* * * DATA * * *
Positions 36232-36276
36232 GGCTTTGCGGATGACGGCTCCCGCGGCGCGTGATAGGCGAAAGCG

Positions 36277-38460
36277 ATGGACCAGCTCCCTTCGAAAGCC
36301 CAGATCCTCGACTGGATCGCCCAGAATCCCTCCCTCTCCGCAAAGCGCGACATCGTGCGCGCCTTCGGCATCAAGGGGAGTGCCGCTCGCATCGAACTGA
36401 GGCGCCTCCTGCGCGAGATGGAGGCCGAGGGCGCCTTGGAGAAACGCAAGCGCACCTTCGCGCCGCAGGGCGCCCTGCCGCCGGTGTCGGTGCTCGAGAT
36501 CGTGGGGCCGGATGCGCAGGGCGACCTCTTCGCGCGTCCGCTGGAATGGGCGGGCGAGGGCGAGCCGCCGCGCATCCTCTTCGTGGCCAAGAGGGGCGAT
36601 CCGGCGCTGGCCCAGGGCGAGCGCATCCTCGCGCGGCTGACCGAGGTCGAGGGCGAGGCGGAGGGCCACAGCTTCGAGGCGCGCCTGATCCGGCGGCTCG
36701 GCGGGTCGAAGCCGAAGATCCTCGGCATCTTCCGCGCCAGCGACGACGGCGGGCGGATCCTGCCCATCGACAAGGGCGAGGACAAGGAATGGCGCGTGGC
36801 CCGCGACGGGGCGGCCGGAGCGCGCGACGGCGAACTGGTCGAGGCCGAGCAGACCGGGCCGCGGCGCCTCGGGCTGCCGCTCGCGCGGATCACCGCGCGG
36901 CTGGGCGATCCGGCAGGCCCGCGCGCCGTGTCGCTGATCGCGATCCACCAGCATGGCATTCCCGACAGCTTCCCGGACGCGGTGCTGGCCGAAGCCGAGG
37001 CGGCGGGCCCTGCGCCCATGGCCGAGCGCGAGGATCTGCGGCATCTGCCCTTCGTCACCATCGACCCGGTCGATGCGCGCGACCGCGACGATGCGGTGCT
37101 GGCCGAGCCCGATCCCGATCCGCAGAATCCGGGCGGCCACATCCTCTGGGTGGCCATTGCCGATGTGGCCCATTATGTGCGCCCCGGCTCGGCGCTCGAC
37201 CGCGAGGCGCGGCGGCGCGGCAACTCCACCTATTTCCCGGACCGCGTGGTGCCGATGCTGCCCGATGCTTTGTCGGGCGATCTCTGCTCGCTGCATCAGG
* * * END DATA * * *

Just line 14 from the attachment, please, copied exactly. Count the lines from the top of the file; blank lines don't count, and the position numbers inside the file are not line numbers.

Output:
37201 CGCGAGGCGCGGCGGCGCGGCAACTCCACCTATTTCCCGGACCGCGTGGTGCCGATGCTGCCCGATGCTTTGTCGGGCGATCTCTGCTCGCTGCATCAGG